Entering Parliament in September 2015, Jeremy Corbyn’s new leadership team literally crashed through the doors.
In normal circumstances, a handover process from the outgoing team would be expected, but Corbyn’s predecessor as Labour leader, Ed Miliband, had resigned in the immediate aftermath of the party’s clobbering at the polls four months earlier. To the frustration of Corbyn’s advisers, desperate to get going, there was no one from his operation to give the newcomers a guided tour of the office: here are the computer passwords, here are the printers, there’s where important files are kept. Worse still, they couldn’t even get into the opposition leader’s office.
“The parliamentary keys are set in such a way that if you attempted to open a door that the key isn’t registered to, it’ll block the whole key and you have to go to security and get it sorted,” says Angie Williams. She and Simon Fletcher were the only two Miliband staffers to take up a post in Corbyn’s new team; no other staff member even had a parliamentary pass.
Williams had learned a trick in the Miliband years: one of the doors could be opened without a key if it was bumped hard enough. This time, it didn’t work. The parliamentary authorities had clearly done a security check and fixed the quirk. Not wanting to lose face in front of Corbyn’s campaign staff, Williams threw herself against the door until it broke open, splinters and metal everywhere. In they walked.
No leader of any major British political party has assumed office with odds so stacked against them while simultaneously being so unprepared as Jeremy Corbyn in September 2015. In normal times, here’s what happens. An aspiring leader is someone who has spent years, decades even, casting their sights on the top job. They have long prepared for this moment – some, since their early teens, pacing in front of bathroom mirrors practising future conference speeches. They enjoy the backing of a significant portion of their parliamentary party, and can count on the loyalty and support of its officials.
Corbyn had none of this. Not only had he never harboured any ambitions of leadership, he had never held even the most junior ministerial role, nor had he stood at a parliamentary dispatch box, making speeches in front of a rowdy and often aggressive Parliament. Then there was the media. Anybody who knows anything about the British press knows that it is almost unique in the Western world for its level of commitment to aggressively defending and furthering right-wing partisan politics. Some sections of the press, moreover, behave as overtly partisan extensions of the Conservative media operation. Unsurprisingly, then, attacking Labour leaders is a blood sport for the British press, the one striking exception, of course, being Tony Blair, whose Faustian pact with the Murdoch empire was founded on a commitment not to challenge the social order or undo the new Thatcherite consensus. “I always thought my job was to build on some of the things she had done rather than reverse them,” as Blair put it when Thatcher died. Corbyn was about as far from Blair as it was possible to get – and the media onslaught that greeted his leadership win in 2015 was as predictable as it was unrelentingly hostile.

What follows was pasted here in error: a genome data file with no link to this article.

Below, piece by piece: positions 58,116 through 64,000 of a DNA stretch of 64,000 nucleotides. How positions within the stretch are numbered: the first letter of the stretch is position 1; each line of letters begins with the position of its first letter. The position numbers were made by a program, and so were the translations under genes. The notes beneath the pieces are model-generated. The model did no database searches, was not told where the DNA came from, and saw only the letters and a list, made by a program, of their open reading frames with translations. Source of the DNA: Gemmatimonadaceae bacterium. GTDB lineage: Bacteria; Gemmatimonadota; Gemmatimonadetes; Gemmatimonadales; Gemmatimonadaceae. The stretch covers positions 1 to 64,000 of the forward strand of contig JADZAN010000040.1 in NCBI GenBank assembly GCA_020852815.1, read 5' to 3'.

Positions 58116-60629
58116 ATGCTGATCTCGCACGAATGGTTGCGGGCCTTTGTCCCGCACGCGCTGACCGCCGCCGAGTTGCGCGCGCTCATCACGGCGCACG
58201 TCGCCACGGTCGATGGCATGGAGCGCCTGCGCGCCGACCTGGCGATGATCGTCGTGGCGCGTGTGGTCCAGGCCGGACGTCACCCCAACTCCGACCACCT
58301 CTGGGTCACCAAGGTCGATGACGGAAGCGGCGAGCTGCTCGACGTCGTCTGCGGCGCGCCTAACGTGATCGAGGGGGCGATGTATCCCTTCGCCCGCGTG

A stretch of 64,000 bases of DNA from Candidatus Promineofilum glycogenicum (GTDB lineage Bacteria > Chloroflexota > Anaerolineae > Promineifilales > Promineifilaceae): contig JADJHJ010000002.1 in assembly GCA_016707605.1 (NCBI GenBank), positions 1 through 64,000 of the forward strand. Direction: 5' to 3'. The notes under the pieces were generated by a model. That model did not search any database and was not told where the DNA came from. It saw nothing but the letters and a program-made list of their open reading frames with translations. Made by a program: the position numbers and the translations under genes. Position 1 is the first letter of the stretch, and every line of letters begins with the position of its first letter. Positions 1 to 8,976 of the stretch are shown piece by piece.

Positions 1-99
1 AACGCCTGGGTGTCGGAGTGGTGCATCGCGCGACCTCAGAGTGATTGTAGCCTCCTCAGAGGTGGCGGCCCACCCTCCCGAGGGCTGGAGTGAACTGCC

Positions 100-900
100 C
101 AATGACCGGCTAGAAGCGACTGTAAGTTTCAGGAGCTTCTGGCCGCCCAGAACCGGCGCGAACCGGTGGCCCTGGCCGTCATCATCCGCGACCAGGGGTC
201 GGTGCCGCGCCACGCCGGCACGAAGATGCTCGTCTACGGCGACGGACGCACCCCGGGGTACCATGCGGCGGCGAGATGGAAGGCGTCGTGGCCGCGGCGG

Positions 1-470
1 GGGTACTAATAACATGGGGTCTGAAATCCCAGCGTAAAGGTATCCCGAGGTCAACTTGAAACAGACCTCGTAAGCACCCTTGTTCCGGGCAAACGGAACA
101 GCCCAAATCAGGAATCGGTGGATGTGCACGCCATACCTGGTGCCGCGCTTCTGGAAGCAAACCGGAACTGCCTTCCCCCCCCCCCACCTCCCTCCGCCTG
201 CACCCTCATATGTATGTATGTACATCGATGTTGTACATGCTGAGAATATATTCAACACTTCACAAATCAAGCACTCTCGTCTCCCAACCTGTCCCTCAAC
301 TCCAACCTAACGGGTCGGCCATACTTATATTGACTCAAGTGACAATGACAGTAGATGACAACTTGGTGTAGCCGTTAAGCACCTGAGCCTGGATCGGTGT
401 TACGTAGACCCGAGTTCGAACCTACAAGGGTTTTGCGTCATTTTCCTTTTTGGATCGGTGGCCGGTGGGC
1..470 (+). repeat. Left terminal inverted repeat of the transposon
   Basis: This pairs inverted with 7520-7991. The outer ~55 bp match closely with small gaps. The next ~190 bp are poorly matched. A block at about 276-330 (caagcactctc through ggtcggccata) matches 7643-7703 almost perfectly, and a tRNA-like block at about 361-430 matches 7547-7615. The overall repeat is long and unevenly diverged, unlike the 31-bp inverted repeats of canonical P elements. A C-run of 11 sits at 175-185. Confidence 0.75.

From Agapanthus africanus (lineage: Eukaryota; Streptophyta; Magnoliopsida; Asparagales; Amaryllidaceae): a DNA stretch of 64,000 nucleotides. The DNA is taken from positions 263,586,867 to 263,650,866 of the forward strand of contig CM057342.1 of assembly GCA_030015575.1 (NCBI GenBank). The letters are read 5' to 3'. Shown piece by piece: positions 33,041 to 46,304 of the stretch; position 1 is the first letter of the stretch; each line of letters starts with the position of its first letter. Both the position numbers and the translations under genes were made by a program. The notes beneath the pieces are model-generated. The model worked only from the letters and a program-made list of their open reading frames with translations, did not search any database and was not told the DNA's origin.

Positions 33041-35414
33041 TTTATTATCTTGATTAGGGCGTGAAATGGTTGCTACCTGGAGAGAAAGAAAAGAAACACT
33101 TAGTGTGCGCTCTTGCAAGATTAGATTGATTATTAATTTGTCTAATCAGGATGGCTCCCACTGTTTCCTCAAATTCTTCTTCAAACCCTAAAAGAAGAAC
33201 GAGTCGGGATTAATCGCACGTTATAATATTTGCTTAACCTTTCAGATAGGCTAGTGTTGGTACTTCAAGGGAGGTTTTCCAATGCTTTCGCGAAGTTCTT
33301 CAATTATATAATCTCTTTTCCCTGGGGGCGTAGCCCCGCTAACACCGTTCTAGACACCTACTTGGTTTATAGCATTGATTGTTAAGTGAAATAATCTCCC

With most voters switching on to politics for only brief moments in their lives, there are three key windows for an opposition leader to make an impression: when they assume the leadership, at their annual party conferences and at general elections. The first impression is likely to be lasting, or at least difficult to dislodge, so the early weeks are crucial. Accordingly, in Corbyn’s first few weeks, the right-wing press machine systematically attempted to shape his image in the public imagination: crudely, negatively and often deceitfully.